And just like any other addiction, combined with these cravings are all the associated lows in between the highs – sadness/depression, anger/frustration, impatience, inability to see logic or reason, etc.  The food that brings the ‘good’ feeling is seen as the way out of these lows, despite also being the cause of the lows!

Plus, the amount of pleasure you feel from dopamine decreases as you get used to it, so each time you eat food with additives, you need more dopamine to get the same feeling of pleasure.  This means you have to keep increasing the amount of foods/additives you eat (or the number of times you eat them) to get more dopamine released in your body and have the same level of ‘high’ or ‘good’ feeling.

Why is the addiction cycle such a bad thing?

Constant stimulation with additive laden processed foods desensitises the brain and body messages, which leads to cravings and increased consumption of these foods to maintain a constant state of pleasure.

In other words, this additive-addiction cycle stops you seeing reason or listening to the pure messages in your body and brain (i.e.: you have blinkers on) and can only see one out – which is to eat more of the processed foods.  And since the effects of dopamine and additives can take up to 3 days or more to disappear, it can quickly become a vicious cycle.

This is how our bad habits and patterns are formed with foods that are ‘bad’ for us but seem to taste so ‘good’.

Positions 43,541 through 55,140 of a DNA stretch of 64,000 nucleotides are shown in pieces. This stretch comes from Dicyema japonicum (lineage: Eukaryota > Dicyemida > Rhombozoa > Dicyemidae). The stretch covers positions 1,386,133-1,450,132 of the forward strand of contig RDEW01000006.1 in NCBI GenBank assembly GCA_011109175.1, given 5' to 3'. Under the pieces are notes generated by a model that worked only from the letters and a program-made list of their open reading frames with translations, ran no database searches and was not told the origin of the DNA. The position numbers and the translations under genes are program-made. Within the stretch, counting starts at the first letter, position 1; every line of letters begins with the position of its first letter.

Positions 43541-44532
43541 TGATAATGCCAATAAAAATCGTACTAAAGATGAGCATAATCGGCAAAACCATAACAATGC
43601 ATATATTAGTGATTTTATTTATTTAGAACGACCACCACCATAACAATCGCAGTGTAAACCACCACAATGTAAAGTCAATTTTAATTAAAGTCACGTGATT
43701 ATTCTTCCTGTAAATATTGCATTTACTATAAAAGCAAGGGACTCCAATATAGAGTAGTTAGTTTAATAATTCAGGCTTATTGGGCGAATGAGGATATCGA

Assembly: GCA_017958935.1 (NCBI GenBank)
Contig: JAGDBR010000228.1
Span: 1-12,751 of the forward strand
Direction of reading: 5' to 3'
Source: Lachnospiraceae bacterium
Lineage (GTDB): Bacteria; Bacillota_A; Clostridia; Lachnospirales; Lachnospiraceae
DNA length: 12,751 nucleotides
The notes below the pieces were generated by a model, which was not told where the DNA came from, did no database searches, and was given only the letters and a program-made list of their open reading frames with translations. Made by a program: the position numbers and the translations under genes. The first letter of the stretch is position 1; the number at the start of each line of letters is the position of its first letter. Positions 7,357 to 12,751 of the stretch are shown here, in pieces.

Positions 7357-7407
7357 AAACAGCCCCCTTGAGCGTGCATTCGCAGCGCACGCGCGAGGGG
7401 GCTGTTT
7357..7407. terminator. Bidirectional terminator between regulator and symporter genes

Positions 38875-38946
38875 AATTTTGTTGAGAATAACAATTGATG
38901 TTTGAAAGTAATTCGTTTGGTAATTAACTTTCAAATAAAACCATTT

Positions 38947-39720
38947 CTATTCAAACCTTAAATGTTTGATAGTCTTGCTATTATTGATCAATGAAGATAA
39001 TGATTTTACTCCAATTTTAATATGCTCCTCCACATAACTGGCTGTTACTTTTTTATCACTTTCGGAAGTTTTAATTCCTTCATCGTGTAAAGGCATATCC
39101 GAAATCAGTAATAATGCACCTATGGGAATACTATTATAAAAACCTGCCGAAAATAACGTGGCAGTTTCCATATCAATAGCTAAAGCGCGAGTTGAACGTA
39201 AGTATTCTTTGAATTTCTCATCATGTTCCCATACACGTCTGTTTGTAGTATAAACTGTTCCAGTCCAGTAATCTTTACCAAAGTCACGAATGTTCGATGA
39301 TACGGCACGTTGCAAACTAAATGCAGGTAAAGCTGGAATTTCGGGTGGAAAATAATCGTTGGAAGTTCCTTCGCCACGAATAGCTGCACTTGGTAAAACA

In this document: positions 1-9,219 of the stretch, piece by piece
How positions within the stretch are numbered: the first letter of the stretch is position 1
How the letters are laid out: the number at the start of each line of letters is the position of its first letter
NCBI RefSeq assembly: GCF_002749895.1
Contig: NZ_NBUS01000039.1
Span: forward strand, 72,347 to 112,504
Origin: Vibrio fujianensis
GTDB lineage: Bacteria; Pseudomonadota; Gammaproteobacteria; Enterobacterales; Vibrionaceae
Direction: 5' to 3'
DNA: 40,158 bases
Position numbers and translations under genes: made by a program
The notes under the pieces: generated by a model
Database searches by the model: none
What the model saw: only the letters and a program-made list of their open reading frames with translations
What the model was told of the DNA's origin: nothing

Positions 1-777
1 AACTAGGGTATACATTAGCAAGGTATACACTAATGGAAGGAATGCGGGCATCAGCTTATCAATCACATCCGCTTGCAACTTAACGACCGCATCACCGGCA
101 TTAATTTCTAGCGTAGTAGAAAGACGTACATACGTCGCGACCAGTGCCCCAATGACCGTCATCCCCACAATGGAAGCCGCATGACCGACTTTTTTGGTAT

The additive-addiction cycle can lead to any number of repercussions, from simple (yet annoying) nagging, to overeating and obesity.  Combine these additive-addiction feelings and behaviours with the onslaught of marketing and advertising of processed products akin to brainwashing (especially to susceptible and malleable easily influenced little minds), and you have one rather hefty serious concoction.

Let’s put this into perspective…

Why is it so important to understand this additive-addiction cycle?

If you know the basics of addictive behavior, it’s easier to understand the reasons children with food sensitivities behave the way they do, and therefore it’s easier to make changes.

How does this additive-addiction cycle affect our kids?

The beginningadd3

Imagine a pure baby’s body that has only ever consumed organic, chemical free food from it’s mother (ideal world I know – bear with me here).  It’s amazingly clever body would get messages requesting particular nutrients it needs eg: I need some vitamin C so I feel like some broccoli. This may seem far fetched, but all you need to do is think about a pregnant lady’s cravings… it’s a message straight from that pure little being requesting a particular nutrient or food to help it’s little body and brain grow.

The high